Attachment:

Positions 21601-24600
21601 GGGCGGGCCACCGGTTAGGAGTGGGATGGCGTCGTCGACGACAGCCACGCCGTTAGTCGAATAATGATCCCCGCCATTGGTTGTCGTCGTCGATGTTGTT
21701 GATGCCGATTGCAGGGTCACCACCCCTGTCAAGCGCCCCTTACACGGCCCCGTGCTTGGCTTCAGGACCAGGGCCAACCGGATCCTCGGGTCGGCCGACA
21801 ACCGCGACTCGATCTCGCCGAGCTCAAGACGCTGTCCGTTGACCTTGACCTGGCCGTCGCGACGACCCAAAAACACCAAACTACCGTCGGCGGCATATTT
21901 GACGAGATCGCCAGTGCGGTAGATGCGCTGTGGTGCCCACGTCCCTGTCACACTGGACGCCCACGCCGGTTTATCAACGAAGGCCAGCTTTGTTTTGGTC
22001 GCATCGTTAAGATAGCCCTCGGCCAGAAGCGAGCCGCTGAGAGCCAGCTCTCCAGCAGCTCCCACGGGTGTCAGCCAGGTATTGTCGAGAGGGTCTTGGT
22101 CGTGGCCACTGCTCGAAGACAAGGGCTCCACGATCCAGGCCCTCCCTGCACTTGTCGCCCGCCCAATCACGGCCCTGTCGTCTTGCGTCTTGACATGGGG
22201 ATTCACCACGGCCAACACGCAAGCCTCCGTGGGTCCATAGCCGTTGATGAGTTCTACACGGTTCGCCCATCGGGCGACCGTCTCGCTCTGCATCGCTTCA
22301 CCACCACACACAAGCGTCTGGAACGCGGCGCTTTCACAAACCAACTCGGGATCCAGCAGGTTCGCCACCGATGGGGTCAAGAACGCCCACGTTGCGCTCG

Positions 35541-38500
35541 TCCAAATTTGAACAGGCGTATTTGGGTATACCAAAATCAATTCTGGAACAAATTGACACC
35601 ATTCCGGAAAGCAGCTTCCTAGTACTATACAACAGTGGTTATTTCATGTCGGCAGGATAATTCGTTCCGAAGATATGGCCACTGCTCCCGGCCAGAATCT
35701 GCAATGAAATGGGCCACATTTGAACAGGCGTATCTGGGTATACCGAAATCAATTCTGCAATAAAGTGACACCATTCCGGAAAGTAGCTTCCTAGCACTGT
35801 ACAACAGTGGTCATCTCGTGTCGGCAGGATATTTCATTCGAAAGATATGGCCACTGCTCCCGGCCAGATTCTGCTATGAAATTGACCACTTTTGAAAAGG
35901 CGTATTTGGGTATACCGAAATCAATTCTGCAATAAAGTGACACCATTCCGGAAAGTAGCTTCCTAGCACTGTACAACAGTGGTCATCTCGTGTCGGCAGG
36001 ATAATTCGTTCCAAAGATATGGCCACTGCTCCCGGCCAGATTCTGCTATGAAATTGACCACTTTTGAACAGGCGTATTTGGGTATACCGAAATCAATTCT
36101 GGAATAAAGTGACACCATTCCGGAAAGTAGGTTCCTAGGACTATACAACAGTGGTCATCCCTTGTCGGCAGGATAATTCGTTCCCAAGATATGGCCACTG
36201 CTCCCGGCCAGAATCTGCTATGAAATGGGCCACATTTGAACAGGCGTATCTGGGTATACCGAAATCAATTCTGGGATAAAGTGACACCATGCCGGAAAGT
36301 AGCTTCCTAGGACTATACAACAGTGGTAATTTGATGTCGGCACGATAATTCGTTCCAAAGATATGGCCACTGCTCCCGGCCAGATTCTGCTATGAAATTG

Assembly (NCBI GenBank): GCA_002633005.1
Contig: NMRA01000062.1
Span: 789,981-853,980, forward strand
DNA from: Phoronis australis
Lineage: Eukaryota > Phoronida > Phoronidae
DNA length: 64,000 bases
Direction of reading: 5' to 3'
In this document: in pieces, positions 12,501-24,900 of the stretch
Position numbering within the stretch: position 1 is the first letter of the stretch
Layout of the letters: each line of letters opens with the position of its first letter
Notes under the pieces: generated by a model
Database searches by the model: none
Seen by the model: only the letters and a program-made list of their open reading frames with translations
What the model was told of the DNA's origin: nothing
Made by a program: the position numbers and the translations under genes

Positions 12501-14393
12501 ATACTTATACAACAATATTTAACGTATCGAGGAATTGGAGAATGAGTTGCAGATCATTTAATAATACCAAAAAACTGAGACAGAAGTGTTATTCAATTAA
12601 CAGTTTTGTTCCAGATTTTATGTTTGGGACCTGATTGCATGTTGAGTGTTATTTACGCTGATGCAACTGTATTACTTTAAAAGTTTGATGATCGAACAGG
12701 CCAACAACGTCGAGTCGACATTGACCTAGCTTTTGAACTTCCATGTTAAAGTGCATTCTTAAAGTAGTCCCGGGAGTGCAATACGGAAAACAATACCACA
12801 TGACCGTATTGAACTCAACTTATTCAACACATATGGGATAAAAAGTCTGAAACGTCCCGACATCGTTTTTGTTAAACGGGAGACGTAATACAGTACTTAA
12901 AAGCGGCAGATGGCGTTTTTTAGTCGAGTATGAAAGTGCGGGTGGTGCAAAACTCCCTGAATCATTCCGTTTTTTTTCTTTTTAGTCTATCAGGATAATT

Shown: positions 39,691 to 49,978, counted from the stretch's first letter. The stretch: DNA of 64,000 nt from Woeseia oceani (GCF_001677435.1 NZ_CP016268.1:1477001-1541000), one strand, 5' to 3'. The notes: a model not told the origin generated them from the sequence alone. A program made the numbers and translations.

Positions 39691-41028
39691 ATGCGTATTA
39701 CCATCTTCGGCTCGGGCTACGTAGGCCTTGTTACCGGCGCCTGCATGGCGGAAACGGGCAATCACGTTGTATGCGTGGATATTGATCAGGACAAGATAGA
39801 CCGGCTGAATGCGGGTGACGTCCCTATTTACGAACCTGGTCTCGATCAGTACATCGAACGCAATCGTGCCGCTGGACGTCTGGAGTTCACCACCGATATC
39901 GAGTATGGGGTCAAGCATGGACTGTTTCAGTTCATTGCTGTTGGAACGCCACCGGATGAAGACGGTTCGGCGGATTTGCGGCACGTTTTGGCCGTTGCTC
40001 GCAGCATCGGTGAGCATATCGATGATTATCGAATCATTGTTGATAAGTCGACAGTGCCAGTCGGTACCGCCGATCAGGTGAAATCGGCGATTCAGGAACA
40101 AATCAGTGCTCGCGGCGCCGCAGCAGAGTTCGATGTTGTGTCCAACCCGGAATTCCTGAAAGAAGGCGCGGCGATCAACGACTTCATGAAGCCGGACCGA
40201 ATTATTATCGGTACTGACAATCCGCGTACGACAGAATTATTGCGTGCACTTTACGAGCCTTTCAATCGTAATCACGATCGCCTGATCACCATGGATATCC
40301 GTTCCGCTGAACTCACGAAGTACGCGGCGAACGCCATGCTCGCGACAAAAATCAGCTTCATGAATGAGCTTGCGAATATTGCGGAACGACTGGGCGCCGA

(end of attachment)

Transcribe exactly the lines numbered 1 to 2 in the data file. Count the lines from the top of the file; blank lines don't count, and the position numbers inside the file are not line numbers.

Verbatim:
Positions 21601-24600
21601 GGGCGGGCCACCGGTTAGGAGTGGGATGGCGTCGTCGACGACAGCCACGCCGTTAGTCGAATAATGATCCCCGCCATTGGTTGTCGTCGTCGATGTTGTT